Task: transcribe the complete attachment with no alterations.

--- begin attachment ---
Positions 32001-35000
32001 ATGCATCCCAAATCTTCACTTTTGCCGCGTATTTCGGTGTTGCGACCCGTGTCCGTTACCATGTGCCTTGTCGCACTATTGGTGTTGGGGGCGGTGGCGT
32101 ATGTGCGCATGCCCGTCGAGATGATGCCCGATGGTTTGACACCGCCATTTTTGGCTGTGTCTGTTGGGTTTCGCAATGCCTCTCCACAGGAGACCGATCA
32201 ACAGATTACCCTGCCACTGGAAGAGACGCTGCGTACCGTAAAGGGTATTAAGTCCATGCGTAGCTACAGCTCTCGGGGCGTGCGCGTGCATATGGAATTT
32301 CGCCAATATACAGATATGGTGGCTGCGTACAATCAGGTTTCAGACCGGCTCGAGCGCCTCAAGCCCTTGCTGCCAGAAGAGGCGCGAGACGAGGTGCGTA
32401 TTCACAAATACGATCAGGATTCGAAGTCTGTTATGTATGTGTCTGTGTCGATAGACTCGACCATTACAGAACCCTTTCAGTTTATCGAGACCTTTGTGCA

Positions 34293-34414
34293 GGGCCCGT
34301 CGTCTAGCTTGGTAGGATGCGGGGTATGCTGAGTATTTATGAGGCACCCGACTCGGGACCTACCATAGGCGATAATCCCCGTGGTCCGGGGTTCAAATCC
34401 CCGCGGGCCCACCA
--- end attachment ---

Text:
Positions 32001-35000
32001 ATGCATCCCAAATCTTCACTTTTGCCGCGTATTTCGGTGTTGCGACCCGTGTCCGTTACCATGTGCCTTGTCGCACTATTGGTGTTGGGGGCGGTGGCGT
32101 ATGTGCGCATGCCCGTCGAGATGATGCCCGATGGTTTGACACCGCCATTTTTGGCTGTGTCTGTTGGGTTTCGCAATGCCTCTCCACAGGAGACCGATCA
32201 ACAGATTACCCTGCCACTGGAAGAGACGCTGCGTACCGTAAAGGGTATTAAGTCCATGCGTAGCTACAGCTCTCGGGGCGTGCGCGTGCATATGGAATTT
32301 CGCCAATATACAGATATGGTGGCTGCGTACAATCAGGTTTCAGACCGGCTCGAGCGCCTCAAGCCCTTGCTGCCAGAAGAGGCGCGAGACGAGGTGCGTA
32401 TTCACAAATACGATCAGGATTCGAAGTCTGTTATGTATGTGTCTGTGTCGATAGACTCGACCATTACAGAACCCTTTCAGTTTATCGAGACCTTTGTGCA

Positions 34293-34414
34293 GGGCCCGT
34301 CGTCTAGCTTGGTAGGATGCGGGGTATGCTGAGTATTTATGAGGCACCCGACTCGGGACCTACCATAGGCGATAATCCCCGTGGTCCGGGGTTCAAATCC
34401 CCGCGGGCCCACCA